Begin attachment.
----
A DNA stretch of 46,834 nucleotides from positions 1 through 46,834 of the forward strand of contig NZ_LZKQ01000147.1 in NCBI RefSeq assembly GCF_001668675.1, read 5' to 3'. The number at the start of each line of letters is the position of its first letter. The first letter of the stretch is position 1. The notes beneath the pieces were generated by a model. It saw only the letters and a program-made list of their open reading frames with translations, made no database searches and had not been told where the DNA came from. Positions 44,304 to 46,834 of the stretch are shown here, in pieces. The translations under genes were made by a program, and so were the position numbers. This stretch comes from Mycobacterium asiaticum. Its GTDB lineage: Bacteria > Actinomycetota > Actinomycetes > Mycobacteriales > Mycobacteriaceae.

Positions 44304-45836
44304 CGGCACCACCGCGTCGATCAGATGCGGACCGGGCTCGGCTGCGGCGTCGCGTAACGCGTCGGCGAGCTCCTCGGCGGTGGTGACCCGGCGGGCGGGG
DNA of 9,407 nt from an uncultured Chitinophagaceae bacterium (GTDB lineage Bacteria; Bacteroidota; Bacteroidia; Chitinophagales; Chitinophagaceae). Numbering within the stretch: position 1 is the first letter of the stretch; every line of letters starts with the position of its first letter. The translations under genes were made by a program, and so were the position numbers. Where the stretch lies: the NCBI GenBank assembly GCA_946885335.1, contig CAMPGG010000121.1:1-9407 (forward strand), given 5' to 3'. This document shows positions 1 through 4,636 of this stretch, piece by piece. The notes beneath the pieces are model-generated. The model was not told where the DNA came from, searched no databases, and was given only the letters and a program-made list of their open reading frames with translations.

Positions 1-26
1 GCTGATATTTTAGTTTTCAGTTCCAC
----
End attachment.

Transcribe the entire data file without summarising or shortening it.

A DNA stretch of 46,834 nucleotides from positions 1 through 46,834 of the forward strand of contig NZ_LZKQ01000147.1 in NCBI RefSeq assembly GCF_001668675.1, read 5' to 3'. The number at the start of each line of letters is the position of its first letter. The first letter of the stretch is position 1. The notes beneath the pieces were generated by a model. It saw only the letters and a program-made list of their open reading frames with translations, made no database searches and had not been told where the DNA came from. Positions 44,304 to 46,834 of the stretch are shown here, in pieces. The translations under genes were made by a program, and so were the position numbers. This stretch comes from Mycobacterium asiaticum. Its GTDB lineage: Bacteria > Actinomycetota > Actinomycetes > Mycobacteriales > Mycobacteriaceae.

Positions 44304-45836
44304 CGGCACCACCGCGTCGATCAGATGCGGACCGGGCTCGGCTGCGGCGTCGCGTAACGCGTCGGCGAGCTCCTCGGCGGTGGTGACCCGGCGGGCGGGG
DNA of 9,407 nt from an uncultured Chitinophagaceae bacterium (GTDB lineage Bacteria; Bacteroidota; Bacteroidia; Chitinophagales; Chitinophagaceae). Numbering within the stretch: position 1 is the first letter of the stretch; every line of letters starts with the position of its first letter. The translations under genes were made by a program, and so were the position numbers. Where the stretch lies: the NCBI GenBank assembly GCA_946885335.1, contig CAMPGG010000121.1:1-9407 (forward strand), given 5' to 3'. This document shows positions 1 through 4,636 of this stretch, piece by piece. The notes beneath the pieces are model-generated. The model was not told where the DNA came from, searched no databases, and was given only the letters and a program-made list of their open reading frames with translations.

Positions 1-26
1 GCTGATATTTTAGTTTTCAGTTCCAC